What are my options for property that I bought with my ex-boyfriend?

UPDATED: Sep 30, 2022

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What are my options for property that I bought with my ex-boyfriend?

I bought a trailer to put on a property that I do not own with my ex-boyfriend. We had the title put in both of our names in case something happened to one of us –

Asked on August 20, 2017 under Business Law, Ohio


SJZ, Member, New York Bar / FreeAdvice Contributing Attorney

Answered 5 years ago | Contributor

You have no right to get your money back: when two people own something jointly, neither one is obligated to pay the other out for his/her share unless they had a written contract requiring one to buy out the other. (If they did have such a contract, it can be enforced in court with a "breach of contract" lawsuit). And the seller has no obligation to return any of your money because the situation is not working out for you.
What you can do, if your ex will not voluntarily agree to sell or buy you out, is to bring a legal action for "partition" to force the sale of the trailer: when two people jointly own something and cannot agree as to what to do with it, the court has the power to order its sale and split the proceeds (after paying off any mortgages, liens, etc. and paying the cost of sale) between the owners. If one owner can prove that she paid more than the other, the court also has the power to order that she get more of the proceeds.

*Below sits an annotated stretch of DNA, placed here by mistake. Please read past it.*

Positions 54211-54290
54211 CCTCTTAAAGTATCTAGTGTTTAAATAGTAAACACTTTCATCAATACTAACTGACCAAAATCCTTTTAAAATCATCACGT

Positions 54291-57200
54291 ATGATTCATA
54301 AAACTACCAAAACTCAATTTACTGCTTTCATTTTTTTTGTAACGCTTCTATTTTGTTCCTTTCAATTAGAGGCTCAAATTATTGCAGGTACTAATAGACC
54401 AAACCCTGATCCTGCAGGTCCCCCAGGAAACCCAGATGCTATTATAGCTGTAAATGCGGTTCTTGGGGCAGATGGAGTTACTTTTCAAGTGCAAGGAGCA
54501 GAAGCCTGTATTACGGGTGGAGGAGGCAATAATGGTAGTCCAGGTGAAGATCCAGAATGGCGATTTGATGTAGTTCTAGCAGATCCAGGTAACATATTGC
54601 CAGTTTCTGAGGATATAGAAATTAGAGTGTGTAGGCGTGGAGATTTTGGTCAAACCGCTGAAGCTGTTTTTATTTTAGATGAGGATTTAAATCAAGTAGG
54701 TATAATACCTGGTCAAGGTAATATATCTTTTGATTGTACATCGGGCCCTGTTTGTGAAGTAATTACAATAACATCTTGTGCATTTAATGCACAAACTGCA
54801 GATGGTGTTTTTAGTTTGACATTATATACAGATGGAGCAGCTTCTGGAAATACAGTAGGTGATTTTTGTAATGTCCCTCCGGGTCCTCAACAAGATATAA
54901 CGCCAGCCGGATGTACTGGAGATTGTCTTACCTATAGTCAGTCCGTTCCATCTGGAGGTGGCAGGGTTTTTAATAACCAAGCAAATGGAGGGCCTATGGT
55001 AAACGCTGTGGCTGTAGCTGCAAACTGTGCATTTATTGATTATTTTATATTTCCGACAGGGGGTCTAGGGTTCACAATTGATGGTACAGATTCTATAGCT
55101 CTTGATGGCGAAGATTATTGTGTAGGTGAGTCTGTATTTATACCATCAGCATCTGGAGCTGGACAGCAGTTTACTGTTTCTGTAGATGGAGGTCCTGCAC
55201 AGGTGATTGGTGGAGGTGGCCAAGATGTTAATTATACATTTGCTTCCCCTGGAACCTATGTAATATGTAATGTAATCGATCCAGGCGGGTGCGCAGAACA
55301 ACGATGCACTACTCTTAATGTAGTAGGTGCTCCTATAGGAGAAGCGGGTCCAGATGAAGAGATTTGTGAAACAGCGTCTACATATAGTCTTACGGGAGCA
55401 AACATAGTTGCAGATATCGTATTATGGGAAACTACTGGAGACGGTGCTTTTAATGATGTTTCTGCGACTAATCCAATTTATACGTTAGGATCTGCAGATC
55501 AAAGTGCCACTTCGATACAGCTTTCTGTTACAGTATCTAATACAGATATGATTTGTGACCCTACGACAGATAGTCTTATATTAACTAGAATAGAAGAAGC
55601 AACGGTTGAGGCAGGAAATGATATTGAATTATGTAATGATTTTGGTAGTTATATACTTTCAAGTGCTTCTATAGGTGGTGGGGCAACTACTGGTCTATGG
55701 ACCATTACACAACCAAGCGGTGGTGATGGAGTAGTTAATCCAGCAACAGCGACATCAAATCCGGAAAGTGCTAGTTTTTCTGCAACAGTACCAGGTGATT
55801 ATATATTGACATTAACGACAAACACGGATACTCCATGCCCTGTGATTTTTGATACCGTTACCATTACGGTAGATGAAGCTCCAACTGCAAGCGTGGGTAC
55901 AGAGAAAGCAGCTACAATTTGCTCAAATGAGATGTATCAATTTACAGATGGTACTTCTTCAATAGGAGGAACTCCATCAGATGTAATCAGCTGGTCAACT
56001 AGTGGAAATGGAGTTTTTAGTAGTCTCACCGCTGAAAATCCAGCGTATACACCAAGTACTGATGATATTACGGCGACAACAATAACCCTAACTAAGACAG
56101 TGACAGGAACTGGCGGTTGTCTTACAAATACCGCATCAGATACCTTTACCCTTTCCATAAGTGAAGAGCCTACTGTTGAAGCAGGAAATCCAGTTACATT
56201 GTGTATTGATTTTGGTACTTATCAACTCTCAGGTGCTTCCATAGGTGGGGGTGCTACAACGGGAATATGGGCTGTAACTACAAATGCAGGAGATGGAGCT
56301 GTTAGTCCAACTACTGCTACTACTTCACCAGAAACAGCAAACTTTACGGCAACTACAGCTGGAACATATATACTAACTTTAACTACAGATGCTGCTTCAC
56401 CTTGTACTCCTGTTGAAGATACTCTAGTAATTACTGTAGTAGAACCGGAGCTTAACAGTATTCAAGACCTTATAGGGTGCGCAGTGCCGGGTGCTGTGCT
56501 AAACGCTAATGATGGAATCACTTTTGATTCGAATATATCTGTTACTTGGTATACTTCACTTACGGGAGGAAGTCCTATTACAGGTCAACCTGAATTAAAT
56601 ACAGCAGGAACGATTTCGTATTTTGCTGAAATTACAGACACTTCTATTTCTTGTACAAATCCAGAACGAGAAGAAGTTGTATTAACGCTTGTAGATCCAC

If possible, hire an attorney to help you: this can be procedurally complex. If you cannot afford an attorney or insist on doing this yourself, go to the county courthouse customer service or clerk's office, describe the situation, and ask if they can direct you to a set of the relevant court rules and also any sample or template court papers to base your action on.

IMPORTANT NOTICE: The Answer(s) provided above are for general information only. The attorney providing the answer was not serving as the attorney for the person submitting the question or in any attorney-client relationship with such person. Laws may vary from state to state, and sometimes change. Tiny variations in the facts, or a fact not set forth in a question, often can change a legal outcome or an attorney's conclusion. Although AttorneyPages.com has verified the attorney was admitted to practice law in at least one jurisdiction, he or she may not be authorized to practice law in the jurisdiction referred to in the question, nor is he or she necessarily experienced in the area of the law involved. Unlike the information in the Answer(s) above, upon which you should NOT rely, for personal advice you can rely upon we suggest you retain an attorney to represent you.

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